Full Dark, No Stars consists of three stories that verge on novellas, and one very short short story. I pulled the synopses off Goodreads because I am so very behind on my reviews, and added my thoughts in italics.
The story opens with the confession of Wilfred James to the murder of his wife, Arlette, following their move to Hemingford, Nebraska onto land willed to Arlette by her father.
3 stars: Decent, creepy story with lots of rats, and people who get what’s coming to them. It’s a little folksy in its telling, but King pulls it off.
Mystery writer, Tess, has been supplementing her writing income for years by doing speaking engagements with no problems. But following a last-minute invitation to a book club 60 miles away, she takes a shortcut home with dire consequences.
4 stars: This is a rape story, so don’t read it if that’s a trigger for you. In it, the victim takes her revenge on her rapist, rather than report him like the otherwise sensible woman she seems to be. If you’re willing to go with that, it’s a decent story starring a really fantastic character. I wish King had devoted a whole book to Tess — I loved her (and her cat, and her GPS). My favorite of the bunch.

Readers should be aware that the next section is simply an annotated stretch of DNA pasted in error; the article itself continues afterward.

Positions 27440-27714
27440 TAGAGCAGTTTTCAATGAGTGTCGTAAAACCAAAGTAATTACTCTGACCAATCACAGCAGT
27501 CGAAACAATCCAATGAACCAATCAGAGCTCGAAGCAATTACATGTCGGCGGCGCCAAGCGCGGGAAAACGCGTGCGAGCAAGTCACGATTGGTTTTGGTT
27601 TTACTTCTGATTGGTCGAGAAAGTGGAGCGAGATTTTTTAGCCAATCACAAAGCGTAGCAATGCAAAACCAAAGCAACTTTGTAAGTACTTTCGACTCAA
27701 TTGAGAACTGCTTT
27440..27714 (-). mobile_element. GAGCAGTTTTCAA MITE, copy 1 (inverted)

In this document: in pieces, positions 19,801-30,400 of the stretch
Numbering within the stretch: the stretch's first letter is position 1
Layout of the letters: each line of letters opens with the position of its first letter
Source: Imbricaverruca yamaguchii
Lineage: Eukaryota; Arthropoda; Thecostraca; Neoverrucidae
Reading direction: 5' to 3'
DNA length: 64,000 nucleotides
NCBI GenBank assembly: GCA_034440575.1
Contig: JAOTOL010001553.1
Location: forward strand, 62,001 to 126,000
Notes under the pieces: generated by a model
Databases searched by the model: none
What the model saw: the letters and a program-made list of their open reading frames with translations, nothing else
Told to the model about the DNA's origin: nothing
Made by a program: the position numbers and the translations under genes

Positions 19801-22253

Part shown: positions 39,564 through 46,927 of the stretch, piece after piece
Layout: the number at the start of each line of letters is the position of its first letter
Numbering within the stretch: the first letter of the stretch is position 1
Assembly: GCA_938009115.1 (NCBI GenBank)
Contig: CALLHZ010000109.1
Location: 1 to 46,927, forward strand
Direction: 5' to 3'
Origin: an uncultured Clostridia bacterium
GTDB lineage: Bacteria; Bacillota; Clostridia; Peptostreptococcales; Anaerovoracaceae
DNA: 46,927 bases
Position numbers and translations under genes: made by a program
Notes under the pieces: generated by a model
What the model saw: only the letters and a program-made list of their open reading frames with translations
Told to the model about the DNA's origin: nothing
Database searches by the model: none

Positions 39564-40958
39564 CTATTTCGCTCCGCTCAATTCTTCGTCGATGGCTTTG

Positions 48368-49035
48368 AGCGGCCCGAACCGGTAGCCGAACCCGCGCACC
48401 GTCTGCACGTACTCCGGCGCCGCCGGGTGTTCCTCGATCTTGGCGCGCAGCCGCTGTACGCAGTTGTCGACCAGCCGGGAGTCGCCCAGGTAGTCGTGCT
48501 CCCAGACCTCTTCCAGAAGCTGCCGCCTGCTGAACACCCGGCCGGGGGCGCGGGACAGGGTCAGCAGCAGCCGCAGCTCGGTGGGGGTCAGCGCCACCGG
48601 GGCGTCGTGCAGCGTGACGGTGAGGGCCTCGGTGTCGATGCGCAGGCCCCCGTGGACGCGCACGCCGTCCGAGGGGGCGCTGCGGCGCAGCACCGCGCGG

Harry Streeter, who is suffering from cancer, decides to make a deal with the devil but, as always, there is a price to pay.
2 stars: Fairly stupid story with a decent set up that quickly goes nowhere. Luckily, this is the really short one.
A Good Marriage
Darcy Anderson learns more about her husband of more than twenty years than she would have liked to know when she literally stumbles upon a box under a worktable in their garage.
4 stars: I actually listened to this as a standalone audiobook last year and reviewed it, but I went ahead & reread it here. Just as gross and creepy as the first time around!